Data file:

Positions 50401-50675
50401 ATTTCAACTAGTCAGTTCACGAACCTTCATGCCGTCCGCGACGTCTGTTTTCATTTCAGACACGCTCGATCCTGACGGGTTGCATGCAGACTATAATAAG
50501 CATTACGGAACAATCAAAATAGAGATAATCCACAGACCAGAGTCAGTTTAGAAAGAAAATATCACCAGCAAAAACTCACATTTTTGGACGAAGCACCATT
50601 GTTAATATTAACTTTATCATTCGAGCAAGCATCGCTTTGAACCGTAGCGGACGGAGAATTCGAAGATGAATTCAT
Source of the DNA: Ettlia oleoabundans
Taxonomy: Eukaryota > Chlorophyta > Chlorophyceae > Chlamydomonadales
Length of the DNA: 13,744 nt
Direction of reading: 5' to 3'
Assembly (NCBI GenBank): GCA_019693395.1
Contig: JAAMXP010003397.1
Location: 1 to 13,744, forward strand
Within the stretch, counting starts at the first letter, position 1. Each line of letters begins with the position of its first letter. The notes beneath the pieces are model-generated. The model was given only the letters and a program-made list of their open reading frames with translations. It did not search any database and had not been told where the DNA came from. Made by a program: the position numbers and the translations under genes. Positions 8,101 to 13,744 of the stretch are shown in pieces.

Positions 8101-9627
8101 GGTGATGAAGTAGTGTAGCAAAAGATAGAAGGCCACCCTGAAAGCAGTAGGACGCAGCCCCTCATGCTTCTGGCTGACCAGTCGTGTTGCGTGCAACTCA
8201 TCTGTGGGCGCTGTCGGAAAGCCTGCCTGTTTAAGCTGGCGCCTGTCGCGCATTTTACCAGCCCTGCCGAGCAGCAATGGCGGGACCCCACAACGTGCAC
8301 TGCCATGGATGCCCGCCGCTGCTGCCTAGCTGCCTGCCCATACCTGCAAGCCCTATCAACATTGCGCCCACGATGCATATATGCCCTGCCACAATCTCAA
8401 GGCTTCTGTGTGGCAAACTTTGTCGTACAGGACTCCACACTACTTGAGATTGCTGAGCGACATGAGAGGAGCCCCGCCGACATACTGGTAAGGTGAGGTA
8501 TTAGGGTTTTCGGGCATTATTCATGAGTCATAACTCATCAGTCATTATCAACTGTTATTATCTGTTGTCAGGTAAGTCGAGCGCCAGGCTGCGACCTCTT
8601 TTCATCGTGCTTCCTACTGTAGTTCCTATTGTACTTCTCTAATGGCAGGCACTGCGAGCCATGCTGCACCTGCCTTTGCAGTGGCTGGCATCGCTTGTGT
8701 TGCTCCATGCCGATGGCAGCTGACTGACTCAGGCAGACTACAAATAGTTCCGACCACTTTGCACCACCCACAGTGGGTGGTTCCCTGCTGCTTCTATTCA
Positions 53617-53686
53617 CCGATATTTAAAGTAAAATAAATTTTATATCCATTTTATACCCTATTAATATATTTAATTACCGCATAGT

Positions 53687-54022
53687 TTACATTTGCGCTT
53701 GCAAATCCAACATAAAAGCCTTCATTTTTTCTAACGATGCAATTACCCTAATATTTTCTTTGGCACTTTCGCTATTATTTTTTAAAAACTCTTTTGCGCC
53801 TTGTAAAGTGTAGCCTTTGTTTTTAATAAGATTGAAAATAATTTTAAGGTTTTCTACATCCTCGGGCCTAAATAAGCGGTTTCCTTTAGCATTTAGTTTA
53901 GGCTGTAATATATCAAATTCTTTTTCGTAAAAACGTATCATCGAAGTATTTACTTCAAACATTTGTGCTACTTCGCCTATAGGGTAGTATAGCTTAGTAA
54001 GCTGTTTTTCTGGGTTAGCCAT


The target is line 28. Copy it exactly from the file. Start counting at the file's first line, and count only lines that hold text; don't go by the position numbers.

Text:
54001 GCTGTTTTTCTGGGTTAGCCAT